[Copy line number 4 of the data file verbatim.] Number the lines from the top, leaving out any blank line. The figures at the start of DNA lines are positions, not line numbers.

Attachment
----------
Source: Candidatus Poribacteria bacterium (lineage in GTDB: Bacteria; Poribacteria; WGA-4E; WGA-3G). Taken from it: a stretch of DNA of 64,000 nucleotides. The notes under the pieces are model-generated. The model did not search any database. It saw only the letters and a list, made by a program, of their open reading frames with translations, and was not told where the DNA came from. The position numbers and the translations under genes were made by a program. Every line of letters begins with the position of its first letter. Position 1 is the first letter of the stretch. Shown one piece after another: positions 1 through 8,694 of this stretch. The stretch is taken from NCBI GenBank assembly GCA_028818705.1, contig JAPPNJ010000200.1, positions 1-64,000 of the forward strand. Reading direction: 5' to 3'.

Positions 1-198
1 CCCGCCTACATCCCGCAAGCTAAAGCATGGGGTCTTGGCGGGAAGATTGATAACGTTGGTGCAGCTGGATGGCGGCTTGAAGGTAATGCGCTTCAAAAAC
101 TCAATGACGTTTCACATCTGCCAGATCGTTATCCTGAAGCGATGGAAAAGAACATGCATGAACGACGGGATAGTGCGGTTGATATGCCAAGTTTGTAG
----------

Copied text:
101 TCAATGACGTTTCACATCTGCCAGATCGTTATCCTGAAGCGATGGAAAAGAACATGCATGAACGACGGGATAGTGCGGTTGATATGCCAAGTTTGTAG